0

This is my render

render() {
    let products = this.state.products  
    return (
      <ul>
        {products.map((product, index) => Product({ key: index, product: product }))}          
      </ul>
    );
  }

I am using a unique key, and still get the warning

Warning: Each child in an array or iterator should have a unique "key" prop.

1

I found this for you.

How to create unique keys for React elements?

It seems like you need to have a return for the key. Or, as it states, npm packages already exist to declare unique keys.

1

That's not how you return a Component or pass it the key prop (or any other props...)

<ul>
    {products.map((product, index) => (
        <Product key={index} product={product} />
    ))}
</ul>

https://reactjs.org/docs/components-and-props.html#composing-components

8
  • 1
    Does it matter if Product is a functional component? Those should accept props in as a parameter?
    – HPierce
    May 4 '19 at 1:59
  • 1
    The React docs (See Welcome()) say otherwise. And I just make a plunk that showed that OP's syntax is fine :(
    – HPierce
    May 4 '19 at 2:12
  • @HPierce We are talking about 2 different things.... Product can be a functional component and receive the props as the docs suggest... But passing the props to that functional component is as I pointed out... Look at the docs again...
    – SakoBu
    May 4 '19 at 3:21
  • @SakoBu I read you could do it both ways stackoverflow.com/questions/46965309/… May 4 '19 at 17:55
  • It's not new and I encourage you to do some research about the limitations of it... medium.com/missive-app/… (go down into the comments....)
    – SakoBu
    May 4 '19 at 18:04
1

You are not passing child elements to the ul

render() {
    let products = this.state.products  
    return (
      <ul>
        {products.map((product, index) => 
          <li key={index}>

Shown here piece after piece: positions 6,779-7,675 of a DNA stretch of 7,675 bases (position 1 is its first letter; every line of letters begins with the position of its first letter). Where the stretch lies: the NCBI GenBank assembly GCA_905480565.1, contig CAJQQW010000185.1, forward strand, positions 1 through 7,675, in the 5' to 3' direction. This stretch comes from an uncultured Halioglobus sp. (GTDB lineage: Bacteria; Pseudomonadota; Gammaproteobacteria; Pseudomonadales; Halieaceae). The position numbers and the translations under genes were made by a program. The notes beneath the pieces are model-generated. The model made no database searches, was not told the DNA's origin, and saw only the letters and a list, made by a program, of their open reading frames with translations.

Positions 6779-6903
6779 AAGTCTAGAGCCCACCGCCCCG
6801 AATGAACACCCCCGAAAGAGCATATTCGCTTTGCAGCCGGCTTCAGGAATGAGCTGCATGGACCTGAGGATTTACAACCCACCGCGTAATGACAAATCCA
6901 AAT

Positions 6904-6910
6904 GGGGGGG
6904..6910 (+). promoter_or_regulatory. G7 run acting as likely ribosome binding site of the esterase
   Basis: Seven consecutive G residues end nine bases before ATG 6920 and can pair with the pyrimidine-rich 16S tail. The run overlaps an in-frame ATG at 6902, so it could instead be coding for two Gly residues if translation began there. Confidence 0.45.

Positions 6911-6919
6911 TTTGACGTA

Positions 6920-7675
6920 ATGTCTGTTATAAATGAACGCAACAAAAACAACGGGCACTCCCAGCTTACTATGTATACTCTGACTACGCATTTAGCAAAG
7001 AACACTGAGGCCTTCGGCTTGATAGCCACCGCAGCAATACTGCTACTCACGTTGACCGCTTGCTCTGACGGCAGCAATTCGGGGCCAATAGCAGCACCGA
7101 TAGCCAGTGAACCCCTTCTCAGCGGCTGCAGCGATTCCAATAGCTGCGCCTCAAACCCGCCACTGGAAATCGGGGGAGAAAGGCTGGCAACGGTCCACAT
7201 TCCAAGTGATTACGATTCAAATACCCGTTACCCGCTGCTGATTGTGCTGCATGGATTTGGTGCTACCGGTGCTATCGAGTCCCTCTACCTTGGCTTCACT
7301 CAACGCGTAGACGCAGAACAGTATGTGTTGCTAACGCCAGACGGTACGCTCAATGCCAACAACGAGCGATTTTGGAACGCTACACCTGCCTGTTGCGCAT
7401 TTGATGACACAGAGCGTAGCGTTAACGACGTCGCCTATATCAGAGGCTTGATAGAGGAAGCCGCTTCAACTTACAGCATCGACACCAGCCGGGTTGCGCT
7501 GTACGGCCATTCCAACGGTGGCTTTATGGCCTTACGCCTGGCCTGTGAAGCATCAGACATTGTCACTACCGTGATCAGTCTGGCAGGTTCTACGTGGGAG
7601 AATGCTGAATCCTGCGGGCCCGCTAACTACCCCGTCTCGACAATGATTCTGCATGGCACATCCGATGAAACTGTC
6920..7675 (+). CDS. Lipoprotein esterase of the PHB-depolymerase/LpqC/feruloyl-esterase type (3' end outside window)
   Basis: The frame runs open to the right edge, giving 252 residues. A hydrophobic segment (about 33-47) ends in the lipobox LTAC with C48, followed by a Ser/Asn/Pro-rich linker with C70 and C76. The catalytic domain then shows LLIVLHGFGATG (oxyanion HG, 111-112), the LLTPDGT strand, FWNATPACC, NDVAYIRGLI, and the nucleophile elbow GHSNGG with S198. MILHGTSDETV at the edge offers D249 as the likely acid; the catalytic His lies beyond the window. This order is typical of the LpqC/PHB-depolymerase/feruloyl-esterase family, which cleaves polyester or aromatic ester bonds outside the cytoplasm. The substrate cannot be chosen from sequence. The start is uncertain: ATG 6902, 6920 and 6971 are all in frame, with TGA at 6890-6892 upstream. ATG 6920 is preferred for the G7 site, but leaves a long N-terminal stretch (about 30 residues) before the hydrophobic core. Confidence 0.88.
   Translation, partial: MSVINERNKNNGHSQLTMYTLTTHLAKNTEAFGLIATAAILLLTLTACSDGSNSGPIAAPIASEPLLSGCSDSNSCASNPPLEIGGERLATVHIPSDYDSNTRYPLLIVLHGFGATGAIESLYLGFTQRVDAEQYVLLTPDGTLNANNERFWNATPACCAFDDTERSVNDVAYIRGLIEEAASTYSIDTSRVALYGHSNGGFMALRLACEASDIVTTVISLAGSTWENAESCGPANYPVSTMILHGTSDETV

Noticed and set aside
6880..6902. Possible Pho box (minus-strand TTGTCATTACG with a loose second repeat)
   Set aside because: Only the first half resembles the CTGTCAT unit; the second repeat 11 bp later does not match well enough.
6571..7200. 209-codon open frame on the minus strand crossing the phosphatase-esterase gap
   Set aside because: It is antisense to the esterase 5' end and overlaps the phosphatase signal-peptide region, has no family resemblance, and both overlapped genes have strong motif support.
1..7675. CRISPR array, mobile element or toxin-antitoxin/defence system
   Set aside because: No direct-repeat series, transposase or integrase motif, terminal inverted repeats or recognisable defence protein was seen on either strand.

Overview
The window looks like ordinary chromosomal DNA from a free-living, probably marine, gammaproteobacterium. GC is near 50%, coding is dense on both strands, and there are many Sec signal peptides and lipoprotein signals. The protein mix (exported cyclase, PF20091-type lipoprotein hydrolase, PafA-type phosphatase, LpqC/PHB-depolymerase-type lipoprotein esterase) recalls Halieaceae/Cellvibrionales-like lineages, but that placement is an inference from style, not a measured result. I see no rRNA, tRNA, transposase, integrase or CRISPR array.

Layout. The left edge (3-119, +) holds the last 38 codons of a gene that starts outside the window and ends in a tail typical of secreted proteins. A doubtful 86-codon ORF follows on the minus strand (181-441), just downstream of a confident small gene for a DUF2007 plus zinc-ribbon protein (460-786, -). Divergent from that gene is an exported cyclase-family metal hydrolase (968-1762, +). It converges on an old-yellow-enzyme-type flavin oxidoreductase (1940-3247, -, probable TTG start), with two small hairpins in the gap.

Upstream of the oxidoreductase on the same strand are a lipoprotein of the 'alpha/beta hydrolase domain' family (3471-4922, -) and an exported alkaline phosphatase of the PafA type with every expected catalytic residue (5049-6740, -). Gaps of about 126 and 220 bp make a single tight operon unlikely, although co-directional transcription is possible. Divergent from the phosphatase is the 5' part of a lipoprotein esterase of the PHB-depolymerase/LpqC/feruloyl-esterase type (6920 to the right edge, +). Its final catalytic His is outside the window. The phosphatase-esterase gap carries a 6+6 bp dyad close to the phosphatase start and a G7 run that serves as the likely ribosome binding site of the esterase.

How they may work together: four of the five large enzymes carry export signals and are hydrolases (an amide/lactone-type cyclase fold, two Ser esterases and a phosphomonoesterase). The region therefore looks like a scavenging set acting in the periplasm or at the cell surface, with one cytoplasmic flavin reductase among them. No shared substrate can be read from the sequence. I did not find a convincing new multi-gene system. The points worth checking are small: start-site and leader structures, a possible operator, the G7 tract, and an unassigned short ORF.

{product}
          </li>}          
      </ul>
    );
  }
2
  • So there is no way to not get the warning when calling the component as a function then? I will always get the warning? That shouldn't be so, because then I am forced to not to, which supposedly is ok May 4 '19 at 17:57
  • The <li> part is in the Product component, I am not supposed to change it May 4 '19 at 18:03
1

I'm seeing this:

function Product(props) {
  return (
     <p key={props.key}>{props.product}</p> 
  )
}

function Main(props) {
  let products = [ "foo", "bar", "baz"];
  return (
    <ul>
      {products.map((product, index) => Product({key: index, product: product }))}        
    </ul>
  );
}

ReactDOM.render(
  <Main></Main>,
  document.getElementById('example')
);

and this:

function Product(props) {
  return (
     <p>{props.product}</p> 
  )
}

function Main(props) {
  let products = [ "foo", "bar", "baz"];
  return (
    <ul>
      {products.map((product, index) => (
        <li key={index}>
          {Product({product: product })}
        </li>
      ))}    
    </ul>
  );
}

ReactDOM.render(
  <Main></Main>,
  document.getElementById('example')
);

Do what you're trying to accomplish.

If I had to guess (I don't have high confidence in this explanation), I would suspect that React requires a key prop on child components to so that it can quickly determine which elements need to be re-rendered when state changes. Therefore, passing a key prop won't actually achieve anything unless it's actually rendered as UI. The two examples above are rendering keys to the virtual DOM in the <p> and <li> respectively.

1
  • I will try this, thank you, i will have to repeat the key though, because I need it as a prop in the Product component Edit: I can't do this, because the <li> is already on Product, and it is a test, that part I cannot touch. May 4 '19 at 17:58

Your Answer

By clicking “Post Your Answer”, you agree to our terms of service, privacy policy and cookie policy

Not the answer you're looking for? Browse other questions tagged or ask your own question.